Modern Blackjack
Creating a Blackjack Strategy

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### Index Generation

Once you have your card values, you need to generate indexes. First, you need to make a few general decisions:

Initial Running Count – The IRC is the count you start with after a shuffle. Balanced strategies nearly always have an IRC of zero. This causes the count to hover around zero. Unbalanced strategies usually have negative IRC’s. This is because the count tends to rise as the shoe is played. The IRC is often set so that there is an advantage after the count becomes positive. A few people start with a higher number because they don’t like to count negative numbers. This has no effect on the efficiency of a strategy. Also, different IRC’s are generally used for different numbers of decks. This is not necessary, but makes it easier to remember playing and betting decisions since the count has to rise significantly farther for shoes than for single-deck.

True Count Calculation – You need to decide how to convert the running count to the true count if your strategy uses True Count decisions. The most common methods are to divide by the number of full decks or half decks remaining. There is little difference in overall effectiveness. Full-deck is slightly better for betting and half-deck is slightly better for playing. Hi-Lo Lite and the 1998 version of Zen divide by quarter-decks remaining. This makes betting a bit easier, but a bit less accurate. Some people use multiplication instead of division. Another method is to use a table of True Counts by shoe depth and running count. This is described in Blackjack Bluebook II by Fred Renzey. All of these methods are supported by CVData and CVCX.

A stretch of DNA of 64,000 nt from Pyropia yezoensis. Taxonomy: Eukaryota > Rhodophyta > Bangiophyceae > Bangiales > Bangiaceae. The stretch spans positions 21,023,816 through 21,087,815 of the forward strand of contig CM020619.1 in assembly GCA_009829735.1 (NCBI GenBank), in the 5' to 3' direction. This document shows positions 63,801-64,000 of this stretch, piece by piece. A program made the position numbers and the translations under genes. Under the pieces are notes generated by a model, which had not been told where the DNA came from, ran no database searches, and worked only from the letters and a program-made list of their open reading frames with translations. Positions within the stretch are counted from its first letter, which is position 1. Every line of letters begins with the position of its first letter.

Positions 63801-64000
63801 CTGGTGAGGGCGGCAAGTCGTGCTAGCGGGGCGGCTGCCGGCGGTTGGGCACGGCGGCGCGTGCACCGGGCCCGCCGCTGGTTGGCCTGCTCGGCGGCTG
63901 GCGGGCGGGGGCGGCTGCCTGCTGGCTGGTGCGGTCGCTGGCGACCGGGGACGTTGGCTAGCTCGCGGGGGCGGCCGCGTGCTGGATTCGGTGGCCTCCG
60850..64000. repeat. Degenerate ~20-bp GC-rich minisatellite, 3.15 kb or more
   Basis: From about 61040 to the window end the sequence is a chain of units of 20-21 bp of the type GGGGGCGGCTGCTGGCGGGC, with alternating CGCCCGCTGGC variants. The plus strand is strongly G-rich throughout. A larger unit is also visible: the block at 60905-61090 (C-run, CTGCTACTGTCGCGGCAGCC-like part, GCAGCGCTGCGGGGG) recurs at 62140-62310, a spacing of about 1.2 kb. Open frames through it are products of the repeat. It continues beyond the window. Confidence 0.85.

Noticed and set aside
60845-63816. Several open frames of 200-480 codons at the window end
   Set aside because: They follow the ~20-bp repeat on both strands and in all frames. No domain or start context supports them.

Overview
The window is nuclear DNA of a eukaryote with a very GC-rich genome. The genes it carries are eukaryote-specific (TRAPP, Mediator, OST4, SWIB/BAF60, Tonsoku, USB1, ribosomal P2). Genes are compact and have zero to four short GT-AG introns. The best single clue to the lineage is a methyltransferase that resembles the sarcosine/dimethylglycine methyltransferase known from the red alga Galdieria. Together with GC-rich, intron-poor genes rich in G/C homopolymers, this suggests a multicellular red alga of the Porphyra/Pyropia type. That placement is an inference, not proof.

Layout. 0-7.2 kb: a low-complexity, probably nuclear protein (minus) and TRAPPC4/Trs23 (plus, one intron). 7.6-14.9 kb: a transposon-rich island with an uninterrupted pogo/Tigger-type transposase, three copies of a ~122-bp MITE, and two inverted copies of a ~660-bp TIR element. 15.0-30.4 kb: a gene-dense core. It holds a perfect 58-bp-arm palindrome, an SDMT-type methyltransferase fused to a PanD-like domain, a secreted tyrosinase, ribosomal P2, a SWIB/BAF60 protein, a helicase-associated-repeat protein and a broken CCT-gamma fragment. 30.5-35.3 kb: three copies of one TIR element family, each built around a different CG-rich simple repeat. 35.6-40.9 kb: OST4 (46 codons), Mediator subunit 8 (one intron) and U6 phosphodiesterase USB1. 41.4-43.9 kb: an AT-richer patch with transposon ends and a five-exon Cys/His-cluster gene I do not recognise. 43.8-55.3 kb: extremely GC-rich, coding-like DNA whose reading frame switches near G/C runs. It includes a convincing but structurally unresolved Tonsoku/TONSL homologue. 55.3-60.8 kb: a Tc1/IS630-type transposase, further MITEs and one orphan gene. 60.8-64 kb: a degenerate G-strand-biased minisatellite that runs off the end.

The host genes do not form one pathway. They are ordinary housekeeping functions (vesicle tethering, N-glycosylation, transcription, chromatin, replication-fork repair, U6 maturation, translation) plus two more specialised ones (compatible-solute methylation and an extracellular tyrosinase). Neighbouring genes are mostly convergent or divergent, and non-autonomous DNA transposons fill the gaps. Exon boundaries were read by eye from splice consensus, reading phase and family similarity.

Rounding/Truncating/Flooring – Nearly everyone uses integer index values for playing decisions. So, how do you round the true count after division? It doesn't matter greatly as long as you use the same method for play and index generation. But Flooring is currently preferred. That is, if there is a fraction, round down to the next lower value.

Which indexes – In older strategies, huge numbers of indexes were used. But most indexes have very little value. You can find a discussion on this subject in Blackjack Attack by Don Schlesinger. (You should read this book for many other reasons.) See the discussion on Illustrious 18 and Catch-22. The Theory of Blackjack also has a

© 2009 Norman Wattenberger

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